Mr. Booker said that Urban Renewal changed the face of east Knoxville. He said city directories prior to 1963 show very few black residents in the area. He said the black population was contained mostly south of Jackson in a very small section of east Knoxville. Many of these residents were forced to move from that section to the area on Washington Pike and other places, causing many white residents to leave. A number of current African American churches in the area are located in previously all-white churches.
With no black representation in any county or city-wide offices, Mr. Booker said he worked with the housing authority and became involved in the urban renewal project and tried to help relocate those displaced. He was elected to the state legislature and tried to make changes there but was unsuccessful.
Mayor Brown said the first shortcoming of the implementation was that the community was not consulted. He called that “a great tragedy that we are still paying for today.” He said people were not paid the value of their properties, “which starts years of wealth discrimination which we are still paying for today.” By wiping out mansions, businesses and churches owned by the black community and paying far less than their worth, black Knoxville was drained of much of its wealth. He pointed out that the same wealth draining happened all across the country.
Mr. Neely echoed those sentiments and said, “it wasn’t just one generation’s pain, but it cascades.” Mr. Booker explained many families lost their home, their business and their church, with no fair payment for any of those. He said it was virtually impossible to recover and damages families over generations. They were unable to replicate the cluster effect of having the synergy of their businesses and homes located close together.
In terms of what can be done to rectify some of these past wrongs, Ms. Taylor said she would like to see the lost history and street names remembered. Jack Neely pointed out that he was long on record for advocating that James White Parkway be removed and the city street grid returned.
The proposed baseball stadium would be squarely in the area once known as the “bottoms.” Mayor Brown pointed out that some in the community are asking for a “promise” (ed.Community Benefits Agreement) that there would be community involvement, legally assured. He mentioned requiring a percentage of African American employees and contractors. Ms. Taylor said some of the businesses surrounding the park should be dedicated to African-American ownership, profiting financially from the new park.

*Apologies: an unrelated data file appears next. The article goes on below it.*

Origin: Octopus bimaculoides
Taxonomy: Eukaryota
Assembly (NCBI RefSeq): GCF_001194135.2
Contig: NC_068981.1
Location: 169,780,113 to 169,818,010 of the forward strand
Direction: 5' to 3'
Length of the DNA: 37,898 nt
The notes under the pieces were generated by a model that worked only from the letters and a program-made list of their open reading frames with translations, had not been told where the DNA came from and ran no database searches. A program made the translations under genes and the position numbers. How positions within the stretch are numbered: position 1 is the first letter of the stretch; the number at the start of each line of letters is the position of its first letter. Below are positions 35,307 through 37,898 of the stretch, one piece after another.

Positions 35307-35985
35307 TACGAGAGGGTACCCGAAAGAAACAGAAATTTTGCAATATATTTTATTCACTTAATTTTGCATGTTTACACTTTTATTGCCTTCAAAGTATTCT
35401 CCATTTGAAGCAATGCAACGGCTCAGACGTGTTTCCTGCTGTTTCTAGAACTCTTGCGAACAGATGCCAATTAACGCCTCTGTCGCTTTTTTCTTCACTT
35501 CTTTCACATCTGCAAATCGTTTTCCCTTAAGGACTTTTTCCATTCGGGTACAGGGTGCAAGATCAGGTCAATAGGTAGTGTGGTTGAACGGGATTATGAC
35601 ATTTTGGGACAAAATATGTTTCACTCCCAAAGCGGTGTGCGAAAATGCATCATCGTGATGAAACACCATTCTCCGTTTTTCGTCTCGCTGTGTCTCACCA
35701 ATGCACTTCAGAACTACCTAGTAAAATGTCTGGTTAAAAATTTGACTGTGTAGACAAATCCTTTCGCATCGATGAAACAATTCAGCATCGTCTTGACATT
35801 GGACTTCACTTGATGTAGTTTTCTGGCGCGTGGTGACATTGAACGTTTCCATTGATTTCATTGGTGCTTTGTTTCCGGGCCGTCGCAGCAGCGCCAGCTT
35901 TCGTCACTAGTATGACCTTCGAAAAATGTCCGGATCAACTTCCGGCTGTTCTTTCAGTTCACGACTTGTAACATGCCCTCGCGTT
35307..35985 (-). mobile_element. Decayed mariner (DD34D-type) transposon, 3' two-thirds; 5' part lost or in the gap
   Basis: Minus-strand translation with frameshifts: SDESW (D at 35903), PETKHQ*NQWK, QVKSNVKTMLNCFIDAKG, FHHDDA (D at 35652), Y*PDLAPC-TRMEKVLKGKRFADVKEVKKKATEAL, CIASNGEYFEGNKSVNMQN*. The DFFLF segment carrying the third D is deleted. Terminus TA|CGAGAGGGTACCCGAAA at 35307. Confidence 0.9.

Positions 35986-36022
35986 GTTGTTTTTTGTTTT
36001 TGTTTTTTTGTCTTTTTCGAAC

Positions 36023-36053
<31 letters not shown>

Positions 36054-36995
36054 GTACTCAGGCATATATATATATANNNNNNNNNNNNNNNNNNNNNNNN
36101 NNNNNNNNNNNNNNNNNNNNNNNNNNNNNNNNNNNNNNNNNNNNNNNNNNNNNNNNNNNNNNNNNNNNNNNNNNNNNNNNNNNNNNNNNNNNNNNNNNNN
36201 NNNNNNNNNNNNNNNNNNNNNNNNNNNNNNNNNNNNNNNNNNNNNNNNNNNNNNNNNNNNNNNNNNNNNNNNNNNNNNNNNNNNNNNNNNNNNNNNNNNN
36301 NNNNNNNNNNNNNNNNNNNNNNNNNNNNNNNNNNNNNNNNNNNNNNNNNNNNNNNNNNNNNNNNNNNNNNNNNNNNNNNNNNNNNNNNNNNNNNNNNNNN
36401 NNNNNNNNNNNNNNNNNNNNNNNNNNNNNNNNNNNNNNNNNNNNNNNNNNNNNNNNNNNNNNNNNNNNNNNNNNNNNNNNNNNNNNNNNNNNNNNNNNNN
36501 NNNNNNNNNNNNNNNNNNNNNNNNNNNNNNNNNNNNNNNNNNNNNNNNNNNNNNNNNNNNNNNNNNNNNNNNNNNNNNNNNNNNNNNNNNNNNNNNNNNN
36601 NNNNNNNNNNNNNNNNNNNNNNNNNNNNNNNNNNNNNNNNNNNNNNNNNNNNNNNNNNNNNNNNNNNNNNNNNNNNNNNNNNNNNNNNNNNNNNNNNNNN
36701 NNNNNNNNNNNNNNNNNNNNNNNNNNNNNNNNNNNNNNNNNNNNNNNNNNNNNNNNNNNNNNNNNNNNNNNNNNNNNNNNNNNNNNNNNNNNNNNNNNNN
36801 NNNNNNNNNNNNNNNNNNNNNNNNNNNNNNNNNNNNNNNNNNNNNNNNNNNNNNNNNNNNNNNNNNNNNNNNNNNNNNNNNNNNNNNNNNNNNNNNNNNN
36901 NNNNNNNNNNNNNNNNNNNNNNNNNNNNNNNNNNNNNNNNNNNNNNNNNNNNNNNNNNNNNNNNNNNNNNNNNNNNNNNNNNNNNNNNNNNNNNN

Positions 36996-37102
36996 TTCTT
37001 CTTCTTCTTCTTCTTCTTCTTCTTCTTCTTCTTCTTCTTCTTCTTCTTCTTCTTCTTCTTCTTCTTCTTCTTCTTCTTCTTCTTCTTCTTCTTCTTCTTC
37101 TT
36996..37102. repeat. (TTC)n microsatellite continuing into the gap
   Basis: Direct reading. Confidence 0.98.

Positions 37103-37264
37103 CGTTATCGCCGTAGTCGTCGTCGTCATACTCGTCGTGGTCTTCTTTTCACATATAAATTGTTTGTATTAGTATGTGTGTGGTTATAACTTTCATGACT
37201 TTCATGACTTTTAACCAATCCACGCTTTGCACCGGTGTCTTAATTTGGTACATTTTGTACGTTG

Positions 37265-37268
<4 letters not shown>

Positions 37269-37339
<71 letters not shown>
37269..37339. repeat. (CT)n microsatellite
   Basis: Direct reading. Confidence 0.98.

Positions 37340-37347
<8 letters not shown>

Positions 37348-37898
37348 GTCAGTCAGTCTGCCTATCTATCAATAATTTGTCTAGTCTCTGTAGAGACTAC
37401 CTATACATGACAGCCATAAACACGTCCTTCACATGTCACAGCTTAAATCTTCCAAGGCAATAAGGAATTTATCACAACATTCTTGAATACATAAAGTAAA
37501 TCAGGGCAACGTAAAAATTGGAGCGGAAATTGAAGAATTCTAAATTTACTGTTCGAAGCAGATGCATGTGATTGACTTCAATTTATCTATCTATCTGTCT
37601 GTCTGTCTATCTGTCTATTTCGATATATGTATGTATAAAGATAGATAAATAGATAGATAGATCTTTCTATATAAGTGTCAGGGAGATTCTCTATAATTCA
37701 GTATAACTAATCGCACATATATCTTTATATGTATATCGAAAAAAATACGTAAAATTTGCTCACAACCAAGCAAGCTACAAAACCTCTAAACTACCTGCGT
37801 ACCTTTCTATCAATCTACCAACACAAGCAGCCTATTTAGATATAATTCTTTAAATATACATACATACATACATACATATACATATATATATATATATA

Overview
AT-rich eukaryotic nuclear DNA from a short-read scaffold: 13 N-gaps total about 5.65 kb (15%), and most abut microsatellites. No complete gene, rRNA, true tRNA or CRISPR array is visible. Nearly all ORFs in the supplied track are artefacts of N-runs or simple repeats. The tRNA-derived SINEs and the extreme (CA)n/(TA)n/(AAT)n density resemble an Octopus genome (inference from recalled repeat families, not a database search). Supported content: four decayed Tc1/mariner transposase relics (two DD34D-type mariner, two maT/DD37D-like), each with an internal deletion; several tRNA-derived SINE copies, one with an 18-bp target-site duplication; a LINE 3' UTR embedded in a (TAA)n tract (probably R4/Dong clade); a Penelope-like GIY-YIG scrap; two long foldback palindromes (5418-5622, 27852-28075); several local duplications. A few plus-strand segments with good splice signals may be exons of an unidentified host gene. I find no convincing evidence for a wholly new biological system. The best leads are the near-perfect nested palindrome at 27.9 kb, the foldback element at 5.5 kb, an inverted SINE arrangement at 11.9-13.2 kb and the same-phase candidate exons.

Ms. Kesler said the local area Urban League is working with the Gem Development group and looking at job training, employment and entrepreneur support for the black community. She said the Beck Cultural Center is working with the group to ensure there is commemoration inside the stadium of the community that existed there in previous generations. She said they have been supportive. She called this a “second chance,” to make urban renewal better.
Mayor Brown said the baseball stadium won’t fix everything that is broken in east Knoxville, but it could be a start to making some parts better in terms of employment and other areas. He said he has been concerned that black people are underrepresented in professional baseball and he sees this as a possible encouragement to young African-Americans to participate in the sport.
Jack Neely pointed out that Bill Meyer Stadium, when it housed a baseball team, was one of the few places that white and black residents gathered in similar numbers. He said it offers something positive to do for young people. Mayor Tyree pointed out that an effort was made previously to bring it back, but that was set aside in favor of a focus on the convention center.
As a bottom line, Ms. Kesler asked the group if a downtown baseball stadium, in their opinion is a good idea. Bob Booker said yes, and explained, “This stadium means jobs, jobs, jobs.” He said it may mean entrepreneurial opportunities, but whether it is in management, ticket sales, grounds keeping, or other areas, people will be employed.
The others agreed. Mayor Tyree pointed to the state investment of over $13 million. He said if the community supports any brick and mortar development, it can be a good thing. He likened it to the will to bring the World’s Fair the city. Mayor Brown added that it is “good clean family fun.” Regarding the concerns about the expense to taxpayers, but he said “in the long run” it is a good thing. He pointed out that no black owned property is being damaged for this development. Mr. Neely said he feels every city should have a baseball stadium and it should be downtown.